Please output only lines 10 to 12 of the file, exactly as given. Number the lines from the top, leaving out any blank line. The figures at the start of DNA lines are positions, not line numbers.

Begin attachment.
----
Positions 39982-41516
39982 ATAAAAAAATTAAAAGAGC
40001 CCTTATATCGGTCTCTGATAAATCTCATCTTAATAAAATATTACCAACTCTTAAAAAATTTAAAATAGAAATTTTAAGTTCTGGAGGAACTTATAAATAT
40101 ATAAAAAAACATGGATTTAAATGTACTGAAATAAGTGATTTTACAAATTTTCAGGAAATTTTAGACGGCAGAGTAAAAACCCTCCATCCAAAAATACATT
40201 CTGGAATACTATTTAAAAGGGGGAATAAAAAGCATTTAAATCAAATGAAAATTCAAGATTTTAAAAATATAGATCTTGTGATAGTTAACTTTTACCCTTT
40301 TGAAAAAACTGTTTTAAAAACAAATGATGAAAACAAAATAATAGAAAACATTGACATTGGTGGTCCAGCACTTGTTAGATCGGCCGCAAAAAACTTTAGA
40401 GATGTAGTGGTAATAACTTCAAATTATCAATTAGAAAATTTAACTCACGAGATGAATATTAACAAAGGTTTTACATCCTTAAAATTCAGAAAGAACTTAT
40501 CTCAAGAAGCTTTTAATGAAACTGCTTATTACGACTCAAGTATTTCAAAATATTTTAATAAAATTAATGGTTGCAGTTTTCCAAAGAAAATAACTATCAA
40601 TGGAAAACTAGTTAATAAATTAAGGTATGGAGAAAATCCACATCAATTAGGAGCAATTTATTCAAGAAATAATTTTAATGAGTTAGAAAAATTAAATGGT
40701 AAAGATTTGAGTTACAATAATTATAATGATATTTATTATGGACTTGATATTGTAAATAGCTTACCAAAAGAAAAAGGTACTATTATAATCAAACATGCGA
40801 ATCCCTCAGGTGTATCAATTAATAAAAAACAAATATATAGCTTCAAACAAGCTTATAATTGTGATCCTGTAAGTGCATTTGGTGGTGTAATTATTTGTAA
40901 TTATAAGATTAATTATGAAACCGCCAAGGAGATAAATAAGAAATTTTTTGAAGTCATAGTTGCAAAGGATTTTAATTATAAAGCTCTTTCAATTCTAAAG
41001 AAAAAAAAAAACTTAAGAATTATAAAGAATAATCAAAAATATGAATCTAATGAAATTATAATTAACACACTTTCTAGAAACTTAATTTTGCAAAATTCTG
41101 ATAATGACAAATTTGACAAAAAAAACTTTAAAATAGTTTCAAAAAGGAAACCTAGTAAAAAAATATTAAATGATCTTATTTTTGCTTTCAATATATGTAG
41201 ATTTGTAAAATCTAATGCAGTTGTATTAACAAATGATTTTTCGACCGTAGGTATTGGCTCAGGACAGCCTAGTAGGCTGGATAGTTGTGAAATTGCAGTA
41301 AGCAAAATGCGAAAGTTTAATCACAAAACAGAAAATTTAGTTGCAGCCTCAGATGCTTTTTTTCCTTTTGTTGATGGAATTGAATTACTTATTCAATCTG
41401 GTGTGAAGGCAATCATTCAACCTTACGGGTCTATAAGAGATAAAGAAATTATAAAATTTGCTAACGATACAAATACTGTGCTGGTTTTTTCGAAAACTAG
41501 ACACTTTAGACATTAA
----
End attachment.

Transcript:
40701 AAAGATTTGAGTTACAATAATTATAATGATATTTATTATGGACTTGATATTGTAAATAGCTTACCAAAAGAAAAAGGTACTATTATAATCAAACATGCGA
40801 ATCCCTCAGGTGTATCAATTAATAAAAAACAAATATATAGCTTCAAACAAGCTTATAATTGTGATCCTGTAAGTGCATTTGGTGGTGTAATTATTTGTAA
40901 TTATAAGATTAATTATGAAACCGCCAAGGAGATAAATAAGAAATTTTTTGAAGTCATAGTTGCAAAGGATTTTAATTATAAAGCTCTTTCAATTCTAAAG